Can You Make a Loved One More Health Concious?
When I first became a dietitian over 10 years ago, I made a point to give nutritional advice to all of my family and friends. But after years of resistance to my help, I’ve learned to keep quite and wait until asked. I’ve come a long way from scrutinizing the plates of everyone I know.
When the unthinkable happened over a week ago this topic rushed to the forefront of my thoughts. My father-in-law collapsed at home and died from a massive heart attack. While everyone in my family is still in shock, most of us have been worried about the state of his health for some time. He had uncontrolled diabetes, high blood pressure and was obese. And he showed absolutely no interest in changing his eating habits.
As the nutritionist in the family, I feel like I’ve let everyone down. Maybe I should have strayed from my “say-nothing-until-asked policy?” I did occasionally get my two cents in but I never really sat him down to recommend a plan of action.
I think part of what held me back was his attitude towards food. He viewed healthy eating as a boring and tasteless existence. And I don’t think he felt making those changes would do much good anyway. One time he announced that what happens to someone health-wise is “99 percent genetic.”
I’m just so sad right now. My father-in-law was a wonderful man who loved his family more than anything. He especially enjoyed his two grandchildren (my kids) and was due to have another grandchild in October (not mine). I don’t understand why he didn’t take better care of himself when he had so much to live for.
But how can I sit in judgment when I have weaknesses of my own -- changes I’ve tried to make for years only to end up back on the same path? The truth is it’s hard to change something that feels second nature to you. Do I think it’s possible? Yes. But it takes vigilance and the ability to change strategies until finding the right one that works.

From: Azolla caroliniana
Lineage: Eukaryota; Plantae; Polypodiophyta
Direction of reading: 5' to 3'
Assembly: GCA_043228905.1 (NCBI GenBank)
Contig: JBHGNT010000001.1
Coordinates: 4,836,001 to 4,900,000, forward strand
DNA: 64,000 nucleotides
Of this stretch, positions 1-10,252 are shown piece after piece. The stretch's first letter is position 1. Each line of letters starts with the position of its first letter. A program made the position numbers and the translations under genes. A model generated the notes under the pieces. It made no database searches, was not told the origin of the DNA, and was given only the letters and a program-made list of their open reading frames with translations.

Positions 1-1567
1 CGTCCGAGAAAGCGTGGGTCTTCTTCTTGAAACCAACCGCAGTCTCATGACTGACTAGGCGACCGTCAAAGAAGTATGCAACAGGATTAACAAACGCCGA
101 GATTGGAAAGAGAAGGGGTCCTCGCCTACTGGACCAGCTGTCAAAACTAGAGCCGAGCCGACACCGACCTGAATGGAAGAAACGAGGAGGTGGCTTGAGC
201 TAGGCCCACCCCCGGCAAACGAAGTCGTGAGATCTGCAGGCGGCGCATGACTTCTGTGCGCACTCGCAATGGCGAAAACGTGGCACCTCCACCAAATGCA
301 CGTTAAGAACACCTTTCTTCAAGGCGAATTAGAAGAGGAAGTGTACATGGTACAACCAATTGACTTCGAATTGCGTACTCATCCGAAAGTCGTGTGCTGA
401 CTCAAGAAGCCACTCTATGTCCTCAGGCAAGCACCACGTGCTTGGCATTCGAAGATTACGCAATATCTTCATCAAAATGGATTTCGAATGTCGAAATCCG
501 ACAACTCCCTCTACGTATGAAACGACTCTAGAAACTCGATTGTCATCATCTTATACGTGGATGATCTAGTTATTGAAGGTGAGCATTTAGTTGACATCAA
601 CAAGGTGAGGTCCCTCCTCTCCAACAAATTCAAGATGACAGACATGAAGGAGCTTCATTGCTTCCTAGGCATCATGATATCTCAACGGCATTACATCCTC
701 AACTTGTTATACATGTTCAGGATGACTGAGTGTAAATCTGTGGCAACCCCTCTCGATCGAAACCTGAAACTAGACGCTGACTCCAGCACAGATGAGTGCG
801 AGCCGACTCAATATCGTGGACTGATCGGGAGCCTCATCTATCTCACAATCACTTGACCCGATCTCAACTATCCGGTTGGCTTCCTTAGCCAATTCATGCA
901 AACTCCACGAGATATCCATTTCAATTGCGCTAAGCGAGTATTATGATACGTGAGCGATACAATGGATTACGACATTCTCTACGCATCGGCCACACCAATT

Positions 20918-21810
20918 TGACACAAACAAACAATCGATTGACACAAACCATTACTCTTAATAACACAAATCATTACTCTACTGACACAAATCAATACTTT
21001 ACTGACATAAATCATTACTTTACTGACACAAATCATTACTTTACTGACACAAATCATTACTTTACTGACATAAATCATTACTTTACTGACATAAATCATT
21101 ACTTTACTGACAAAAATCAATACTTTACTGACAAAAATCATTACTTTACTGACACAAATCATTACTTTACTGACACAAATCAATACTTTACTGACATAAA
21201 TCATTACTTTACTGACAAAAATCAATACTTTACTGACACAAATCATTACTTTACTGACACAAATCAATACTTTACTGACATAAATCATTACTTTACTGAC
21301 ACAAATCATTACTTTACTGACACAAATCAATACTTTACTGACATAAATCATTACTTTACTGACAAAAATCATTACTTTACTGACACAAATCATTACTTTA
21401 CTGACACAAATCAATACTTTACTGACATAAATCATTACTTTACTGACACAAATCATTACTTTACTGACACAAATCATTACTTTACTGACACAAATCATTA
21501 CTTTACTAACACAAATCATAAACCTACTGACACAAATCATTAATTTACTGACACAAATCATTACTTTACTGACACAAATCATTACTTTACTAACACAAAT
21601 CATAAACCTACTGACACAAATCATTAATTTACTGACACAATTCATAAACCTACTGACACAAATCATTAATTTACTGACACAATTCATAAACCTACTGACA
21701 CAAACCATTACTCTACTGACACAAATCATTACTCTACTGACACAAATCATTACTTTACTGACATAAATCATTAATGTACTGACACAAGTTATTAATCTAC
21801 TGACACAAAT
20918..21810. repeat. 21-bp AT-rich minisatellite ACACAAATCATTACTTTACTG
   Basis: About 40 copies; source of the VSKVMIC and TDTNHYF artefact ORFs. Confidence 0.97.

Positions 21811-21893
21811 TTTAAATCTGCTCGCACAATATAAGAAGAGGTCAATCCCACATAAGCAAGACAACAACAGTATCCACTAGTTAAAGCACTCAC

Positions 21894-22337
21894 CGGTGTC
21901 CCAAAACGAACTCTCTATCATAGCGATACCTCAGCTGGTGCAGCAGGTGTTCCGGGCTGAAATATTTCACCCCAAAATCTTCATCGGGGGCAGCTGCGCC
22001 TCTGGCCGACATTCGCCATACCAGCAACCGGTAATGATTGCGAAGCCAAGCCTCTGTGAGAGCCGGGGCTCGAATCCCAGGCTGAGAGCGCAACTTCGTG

This is why after working with adults for years I have changed my focus to prevention. My goal is to help parents raise healthy eaters so their children won’t have to face eating and health issues later in life. And I make a point to teach parents how to be healthy role models, which just might be the single best motivator to get rid of unhealthy habits.
I may not have been able to help my father-in-law but I can turn my grief into action. I’m going to talk to my in-need family members about positive steps they can make for better health. In the popular book, The Last Lecture, Randy Pausch said, “When you're screwing up and nobody says anything to you anymore, that means they've given up on you.”
I now realize I don’t have to be the obnoxious dietitian I used to be – spewing off advice to anyone who’ll listen. Instead, I can be thoughtful and understanding in my approach. I’m well aware that what I say or do may have no impact at all. But I refuse to give up on those I love. My father-in-law’s memory will always remind me of that.